ANDERSON, Ind. — A unique opportunity to explore Native American traditions and culture comes to Madison County this weekend as the 10th annual Andersontown Powwow and Indian market takes over in Athletic Park.
The popular event presents a multi-faceted immersive experience including the foods, music, regalia, lifestyles, art, storytelling, dancing and history of Native American traditions.
“It’s a spectator powwow. There’s a lot of things for visitors to do,” said organizer Debbie Webb.
Last year’s powwow drew about 4,000 visitors to Anderson in what has become one of the largest events of its type in Indiana. The powwow takes place in Athletic Park along the White River near the site of the original Delaware Indian settlement of KikthaWeNund, also known as Chief Anderson.
“We turn it into a village that weekend,” said Webb. Several descendants of KikthaWeNund come to Anderson every year to take part in the event. “They have been involved from the beginning.”
Activities kick off both Saturday and Sunday at 11 a.m. with a full slate of experiences to explore. Fun, educational activities abound with the tipi display, children’s activities, an expanded Woodland Indians camp, and education tent with birds of prey all kicking off at once. The Indian Market with numerous vendors also opens at 11 a.m. The activities run throughout the weekend.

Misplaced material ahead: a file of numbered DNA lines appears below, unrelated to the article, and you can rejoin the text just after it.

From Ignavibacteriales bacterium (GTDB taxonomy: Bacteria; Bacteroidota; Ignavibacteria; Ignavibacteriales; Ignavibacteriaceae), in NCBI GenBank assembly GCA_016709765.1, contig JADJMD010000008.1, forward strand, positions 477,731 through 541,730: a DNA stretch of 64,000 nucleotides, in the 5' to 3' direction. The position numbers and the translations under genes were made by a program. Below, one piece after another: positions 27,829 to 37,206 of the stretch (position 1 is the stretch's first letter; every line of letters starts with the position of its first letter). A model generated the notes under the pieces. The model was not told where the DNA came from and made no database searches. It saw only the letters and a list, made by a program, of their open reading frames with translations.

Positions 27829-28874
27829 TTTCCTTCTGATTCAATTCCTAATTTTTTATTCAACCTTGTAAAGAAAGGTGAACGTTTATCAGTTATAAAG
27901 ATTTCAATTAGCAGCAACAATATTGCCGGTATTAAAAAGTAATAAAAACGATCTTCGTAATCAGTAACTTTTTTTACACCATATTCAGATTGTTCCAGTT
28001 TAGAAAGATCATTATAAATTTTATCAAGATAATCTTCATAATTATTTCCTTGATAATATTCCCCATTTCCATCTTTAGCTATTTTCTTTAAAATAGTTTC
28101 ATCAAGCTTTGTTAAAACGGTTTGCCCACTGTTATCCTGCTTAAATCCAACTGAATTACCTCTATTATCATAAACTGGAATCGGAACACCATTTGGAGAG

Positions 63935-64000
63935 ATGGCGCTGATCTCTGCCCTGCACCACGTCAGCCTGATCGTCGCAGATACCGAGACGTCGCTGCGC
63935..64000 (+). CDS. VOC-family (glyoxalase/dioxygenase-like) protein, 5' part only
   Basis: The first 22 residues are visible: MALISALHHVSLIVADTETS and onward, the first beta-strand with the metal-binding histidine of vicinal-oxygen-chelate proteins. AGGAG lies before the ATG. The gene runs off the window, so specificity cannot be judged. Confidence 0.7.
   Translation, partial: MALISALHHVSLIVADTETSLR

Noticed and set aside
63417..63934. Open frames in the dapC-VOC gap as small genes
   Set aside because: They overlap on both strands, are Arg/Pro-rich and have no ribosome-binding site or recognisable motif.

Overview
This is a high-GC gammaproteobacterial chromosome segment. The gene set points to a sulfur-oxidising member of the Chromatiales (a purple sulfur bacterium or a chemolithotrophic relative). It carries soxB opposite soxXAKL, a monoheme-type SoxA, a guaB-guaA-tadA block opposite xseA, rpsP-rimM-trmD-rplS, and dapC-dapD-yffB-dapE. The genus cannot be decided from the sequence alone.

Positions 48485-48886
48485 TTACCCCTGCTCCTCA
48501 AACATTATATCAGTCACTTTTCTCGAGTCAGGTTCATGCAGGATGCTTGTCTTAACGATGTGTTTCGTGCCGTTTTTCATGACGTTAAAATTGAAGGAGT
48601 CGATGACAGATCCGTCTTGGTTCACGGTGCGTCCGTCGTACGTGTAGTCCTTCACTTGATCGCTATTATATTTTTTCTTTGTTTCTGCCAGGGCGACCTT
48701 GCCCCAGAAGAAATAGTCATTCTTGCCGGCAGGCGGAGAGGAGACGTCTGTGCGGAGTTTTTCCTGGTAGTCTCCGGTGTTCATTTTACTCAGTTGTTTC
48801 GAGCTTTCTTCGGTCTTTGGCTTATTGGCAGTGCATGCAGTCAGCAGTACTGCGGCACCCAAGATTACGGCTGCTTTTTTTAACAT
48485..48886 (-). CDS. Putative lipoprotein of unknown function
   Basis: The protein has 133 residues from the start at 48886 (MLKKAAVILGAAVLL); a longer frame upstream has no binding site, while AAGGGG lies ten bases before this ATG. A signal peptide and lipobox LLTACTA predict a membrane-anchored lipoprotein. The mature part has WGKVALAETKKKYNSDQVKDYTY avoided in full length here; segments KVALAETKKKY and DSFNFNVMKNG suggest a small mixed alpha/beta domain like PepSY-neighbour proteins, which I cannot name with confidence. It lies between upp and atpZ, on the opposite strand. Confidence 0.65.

The Woodland Indians camp takes visitors 200 years back in time with lots of hands-on activities including games and ways of life. Visitors may even want to try their hand at throwing a tomahawk.
Webb noted that a feast will be prepared, and visitors will have the opportunity to sample all kinds of foods the Delaware would have eaten. That might include dishes like buffalo meat, eel, fish mussels, corn bread and nut pudding.
“The Delaware would celebrate by putting out the welcome mat,” said Webb.
Visitors will also want to check out the tipi display, including stepping across country and time as they enter a replica 1890’s Plains tipi.
“There’s just something magical about the tipi,” said Webb.
At noon, the arena becomes the focal point as Douglas Blue Feather appears in concert featuring the Native American flute. Then, at 1 p.m., the grand entry kicks off several hours of exhibition and open dancing. Drummers and dancers in native regalia from all over Indiana will take part.
Throughout the event numerous Indian Market vendors will offer native and cultural items, most of them handmade.
“There’s a vast array of things to choose from,” said Webb.
“The Indian Market will showcase some really fine artists,” said Webb. Among the items will be the pottery of Mel Cornshucker, the intricate beadwork of Katrina Mitten and jewelry by Nelson Garcia.
Norris Chee who will not only bring his artwork to the Indian Market, but will also present the fascinating story of the Navajo Code Talkers – young Navajos who developed and implemented a secret code used on the battlefields during World War II.
Kids can get in on art activities as well, even as they learn about Native American culture. They can try their hand at making pinch pots, rainsticks or Navajo sand painting.
“Kids have something to learn and something to take home,” said Webb.
On Saturday at 7 p.m., the arena is once again the main scene with the grand entry, drumming and dancing, culminating in the 9:30 p.m. stomp dance.
Events run through 4 p.m. Sunday, with something for every member of the family. Parking is free, admission is $6, free for kids 8 and under.
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